My wife and I are divorcing after being married for 6 months. I believe she has undiagnosed personality and psychological disorders. She’s also 30 weeks pregnant. I would like to file for joint custody of the child. I probably won’t fight for full custody, as I know that the odds are stacked against me.
Right now, because I’m 63 years old, I’m also receiving Social Security Retirement benefits. I understand that once my son is born, he can receive these benefits under my name.
Will the Social Security Retirement benefits eliminate or reduce the amount of child support I must pay if the judge does not grant me joint custody? Is there a way I can better prove joint custody is needed here?
Please be aware that I do not practice law in your state. Therefore, I cannot inform you as to the specific laws of that jurisdiction and can only provide you with general tips on divorce.
In most any state, the courts in these cases are given broad powers to order a party suspected of having mental health issues to be evaluated and diagnosed in the best interest of the child. If you can prove that your wife has a mental illness and it is of the type that could affect her ability to parent the child, you may have a good chance of getting custody yourself.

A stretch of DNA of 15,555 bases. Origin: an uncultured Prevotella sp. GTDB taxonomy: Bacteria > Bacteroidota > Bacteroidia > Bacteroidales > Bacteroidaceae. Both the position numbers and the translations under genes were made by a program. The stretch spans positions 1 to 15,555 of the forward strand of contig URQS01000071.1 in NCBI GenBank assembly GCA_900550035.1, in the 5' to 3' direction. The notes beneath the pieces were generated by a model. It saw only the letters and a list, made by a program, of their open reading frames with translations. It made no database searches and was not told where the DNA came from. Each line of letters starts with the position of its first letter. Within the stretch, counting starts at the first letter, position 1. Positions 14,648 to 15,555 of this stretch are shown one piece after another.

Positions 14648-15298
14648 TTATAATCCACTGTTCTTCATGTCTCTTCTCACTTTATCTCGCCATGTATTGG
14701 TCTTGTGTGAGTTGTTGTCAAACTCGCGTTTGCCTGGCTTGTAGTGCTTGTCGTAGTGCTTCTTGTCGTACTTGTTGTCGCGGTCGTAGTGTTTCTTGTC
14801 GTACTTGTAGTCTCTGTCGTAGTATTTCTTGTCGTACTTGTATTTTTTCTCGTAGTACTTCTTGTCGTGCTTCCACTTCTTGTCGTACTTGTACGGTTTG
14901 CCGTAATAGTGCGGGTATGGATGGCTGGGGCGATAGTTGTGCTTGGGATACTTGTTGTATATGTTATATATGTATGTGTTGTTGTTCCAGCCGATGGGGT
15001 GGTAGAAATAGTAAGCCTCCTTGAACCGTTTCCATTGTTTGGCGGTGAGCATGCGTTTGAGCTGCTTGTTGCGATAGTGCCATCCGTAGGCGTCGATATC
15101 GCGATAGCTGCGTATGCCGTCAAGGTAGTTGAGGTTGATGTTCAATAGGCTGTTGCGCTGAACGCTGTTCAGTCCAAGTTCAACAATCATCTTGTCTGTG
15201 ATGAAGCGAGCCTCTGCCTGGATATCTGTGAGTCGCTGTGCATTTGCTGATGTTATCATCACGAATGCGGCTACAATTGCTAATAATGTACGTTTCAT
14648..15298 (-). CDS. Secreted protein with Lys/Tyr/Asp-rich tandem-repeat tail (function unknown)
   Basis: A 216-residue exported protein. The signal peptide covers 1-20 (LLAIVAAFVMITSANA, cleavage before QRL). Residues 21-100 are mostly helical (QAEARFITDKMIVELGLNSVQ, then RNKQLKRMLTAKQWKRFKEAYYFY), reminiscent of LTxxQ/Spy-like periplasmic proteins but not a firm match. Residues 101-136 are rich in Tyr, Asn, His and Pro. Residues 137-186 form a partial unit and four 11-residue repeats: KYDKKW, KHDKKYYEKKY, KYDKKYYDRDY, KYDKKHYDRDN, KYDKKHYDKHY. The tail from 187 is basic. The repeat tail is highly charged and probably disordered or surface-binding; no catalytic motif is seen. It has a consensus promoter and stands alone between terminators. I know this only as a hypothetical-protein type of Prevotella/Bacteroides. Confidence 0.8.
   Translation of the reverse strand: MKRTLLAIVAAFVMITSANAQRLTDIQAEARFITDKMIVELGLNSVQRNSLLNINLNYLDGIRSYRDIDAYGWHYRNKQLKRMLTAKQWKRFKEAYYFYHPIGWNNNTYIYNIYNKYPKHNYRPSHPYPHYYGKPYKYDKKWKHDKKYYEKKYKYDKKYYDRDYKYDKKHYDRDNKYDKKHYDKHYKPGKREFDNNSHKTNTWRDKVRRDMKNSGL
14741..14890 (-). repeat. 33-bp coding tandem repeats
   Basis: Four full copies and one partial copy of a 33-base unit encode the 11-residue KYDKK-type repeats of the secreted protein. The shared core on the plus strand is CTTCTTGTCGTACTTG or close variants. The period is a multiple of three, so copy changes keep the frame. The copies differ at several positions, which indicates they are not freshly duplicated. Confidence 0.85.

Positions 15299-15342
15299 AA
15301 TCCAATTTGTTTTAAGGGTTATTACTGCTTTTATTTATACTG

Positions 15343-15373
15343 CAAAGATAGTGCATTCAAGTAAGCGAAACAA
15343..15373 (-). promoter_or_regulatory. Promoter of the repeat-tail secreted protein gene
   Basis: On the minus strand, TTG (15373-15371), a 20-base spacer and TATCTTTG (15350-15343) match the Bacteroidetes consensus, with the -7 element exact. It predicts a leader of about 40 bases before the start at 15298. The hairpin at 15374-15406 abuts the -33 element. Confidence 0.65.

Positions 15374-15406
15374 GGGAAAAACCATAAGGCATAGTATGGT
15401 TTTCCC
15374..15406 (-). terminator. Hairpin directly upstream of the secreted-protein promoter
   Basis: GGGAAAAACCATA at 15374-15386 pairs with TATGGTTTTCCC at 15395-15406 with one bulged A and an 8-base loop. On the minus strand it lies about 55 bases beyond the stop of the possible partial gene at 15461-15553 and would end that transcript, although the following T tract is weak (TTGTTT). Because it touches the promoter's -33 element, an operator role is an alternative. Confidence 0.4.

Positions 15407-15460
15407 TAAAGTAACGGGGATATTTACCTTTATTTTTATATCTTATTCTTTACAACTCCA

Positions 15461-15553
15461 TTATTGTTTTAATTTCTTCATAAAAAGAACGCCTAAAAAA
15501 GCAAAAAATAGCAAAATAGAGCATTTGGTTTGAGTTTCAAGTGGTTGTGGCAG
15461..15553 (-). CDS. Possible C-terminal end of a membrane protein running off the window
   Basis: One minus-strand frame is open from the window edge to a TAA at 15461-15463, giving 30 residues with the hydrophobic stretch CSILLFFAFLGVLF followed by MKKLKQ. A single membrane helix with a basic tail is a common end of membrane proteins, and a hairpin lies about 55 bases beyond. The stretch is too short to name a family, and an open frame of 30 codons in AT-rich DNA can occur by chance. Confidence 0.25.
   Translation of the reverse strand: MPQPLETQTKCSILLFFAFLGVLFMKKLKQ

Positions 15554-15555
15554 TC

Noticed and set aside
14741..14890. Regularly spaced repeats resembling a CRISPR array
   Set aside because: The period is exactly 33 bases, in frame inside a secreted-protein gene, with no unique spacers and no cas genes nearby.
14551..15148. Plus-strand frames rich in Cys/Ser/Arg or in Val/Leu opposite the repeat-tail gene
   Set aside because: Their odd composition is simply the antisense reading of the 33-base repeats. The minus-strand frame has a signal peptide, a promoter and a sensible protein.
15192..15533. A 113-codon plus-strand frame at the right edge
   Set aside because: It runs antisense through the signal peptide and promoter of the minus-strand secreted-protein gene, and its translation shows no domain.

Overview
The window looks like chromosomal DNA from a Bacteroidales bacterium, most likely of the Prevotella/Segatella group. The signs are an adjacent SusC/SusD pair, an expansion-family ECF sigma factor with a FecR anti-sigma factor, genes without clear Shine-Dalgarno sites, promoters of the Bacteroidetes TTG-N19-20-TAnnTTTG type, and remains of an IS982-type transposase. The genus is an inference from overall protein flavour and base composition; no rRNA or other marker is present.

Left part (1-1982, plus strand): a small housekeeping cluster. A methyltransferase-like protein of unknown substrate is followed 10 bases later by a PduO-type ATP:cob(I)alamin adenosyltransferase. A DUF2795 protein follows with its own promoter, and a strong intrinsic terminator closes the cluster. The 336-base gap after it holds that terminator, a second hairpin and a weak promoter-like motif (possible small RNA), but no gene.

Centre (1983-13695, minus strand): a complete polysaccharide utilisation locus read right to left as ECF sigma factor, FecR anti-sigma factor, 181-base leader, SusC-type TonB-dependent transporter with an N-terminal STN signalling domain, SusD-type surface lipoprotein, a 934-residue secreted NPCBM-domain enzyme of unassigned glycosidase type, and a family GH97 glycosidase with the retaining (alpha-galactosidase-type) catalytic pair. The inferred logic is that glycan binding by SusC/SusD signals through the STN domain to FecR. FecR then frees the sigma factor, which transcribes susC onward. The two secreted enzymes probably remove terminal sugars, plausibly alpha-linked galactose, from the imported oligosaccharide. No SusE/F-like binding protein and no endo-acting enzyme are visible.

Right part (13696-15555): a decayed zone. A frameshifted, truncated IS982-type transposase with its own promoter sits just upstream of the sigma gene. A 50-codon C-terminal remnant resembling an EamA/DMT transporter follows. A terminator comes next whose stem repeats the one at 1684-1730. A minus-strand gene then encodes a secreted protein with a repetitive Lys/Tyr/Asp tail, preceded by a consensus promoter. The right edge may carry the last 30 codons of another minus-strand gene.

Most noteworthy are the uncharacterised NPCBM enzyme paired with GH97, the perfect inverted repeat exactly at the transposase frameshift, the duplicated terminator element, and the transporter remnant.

Simply because you are male, while it may make the battle an uphill one, it doesn’t necessarily mean you have no basis to put up a fight for custody. As to social security, in my jurisdiction, it doesn’t necessarily reduce the amount you might pay in child support. It is simply something the court may, but does not have to, consider in calculating and ordering support.
Even if the court were still inclined to give your wife primary custody of the child in the event you can prove she has mental health issues, you can usually at least get some orders to protect the child. For example, you may be able to get the court to order your spouse to treatment and counseling or to be placed on prescription medications that she has to take regularly. It is worth further exploring with an attorney in your state.
Remember, I am unable to provide you with anything more than divorce tips for men, so please consult a domestic litigation attorney in your area to obtain specific advice as to the laws in your state and how they impact your potential case.
To arrange an initial consultation to discuss divorce rights for men with a Cordell & Cordell attorney, including Texas divorce lawyer Carrie Westbrook, contact Cordell & Cordell.